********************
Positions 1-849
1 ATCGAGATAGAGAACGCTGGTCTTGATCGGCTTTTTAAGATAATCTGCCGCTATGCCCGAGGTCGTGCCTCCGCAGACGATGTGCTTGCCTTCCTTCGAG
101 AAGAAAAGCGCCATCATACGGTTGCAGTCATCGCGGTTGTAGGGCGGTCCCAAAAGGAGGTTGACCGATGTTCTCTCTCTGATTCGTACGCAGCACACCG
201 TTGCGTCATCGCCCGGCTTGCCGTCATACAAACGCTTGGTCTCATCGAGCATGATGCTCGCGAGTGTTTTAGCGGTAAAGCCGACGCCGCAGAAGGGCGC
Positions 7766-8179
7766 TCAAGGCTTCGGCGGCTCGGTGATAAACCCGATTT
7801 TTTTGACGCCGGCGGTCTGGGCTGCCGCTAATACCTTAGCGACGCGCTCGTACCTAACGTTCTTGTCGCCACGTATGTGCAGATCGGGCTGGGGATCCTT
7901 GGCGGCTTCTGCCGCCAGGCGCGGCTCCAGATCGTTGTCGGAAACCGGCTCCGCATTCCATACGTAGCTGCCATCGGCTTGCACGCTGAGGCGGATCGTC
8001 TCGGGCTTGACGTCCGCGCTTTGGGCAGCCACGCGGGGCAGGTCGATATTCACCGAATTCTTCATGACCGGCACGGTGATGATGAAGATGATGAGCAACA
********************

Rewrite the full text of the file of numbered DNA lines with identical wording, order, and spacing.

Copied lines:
Positions 1-849
1 ATCGAGATAGAGAACGCTGGTCTTGATCGGCTTTTTAAGATAATCTGCCGCTATGCCCGAGGTCGTGCCTCCGCAGACGATGTGCTTGCCTTCCTTCGAG
101 AAGAAAAGCGCCATCATACGGTTGCAGTCATCGCGGTTGTAGGGCGGTCCCAAAAGGAGGTTGACCGATGTTCTCTCTCTGATTCGTACGCAGCACACCG
201 TTGCGTCATCGCCCGGCTTGCCGTCATACAAACGCTTGGTCTCATCGAGCATGATGCTCGCGAGTGTTTTAGCGGTAAAGCCGACGCCGCAGAAGGGCGC
Positions 7766-8179
7766 TCAAGGCTTCGGCGGCTCGGTGATAAACCCGATTT
7801 TTTTGACGCCGGCGGTCTGGGCTGCCGCTAATACCTTAGCGACGCGCTCGTACCTAACGTTCTTGTCGCCACGTATGTGCAGATCGGGCTGGGGATCCTT
7901 GGCGGCTTCTGCCGCCAGGCGCGGCTCCAGATCGTTGTCGGAAACCGGCTCCGCATTCCATACGTAGCTGCCATCGGCTTGCACGCTGAGGCGGATCGTC
8001 TCGGGCTTGACGTCCGCGCTTTGGGCAGCCACGCGGGGCAGGTCGATATTCACCGAATTCTTCATGACCGGCACGGTGATGATGAAGATGATGAGCAACA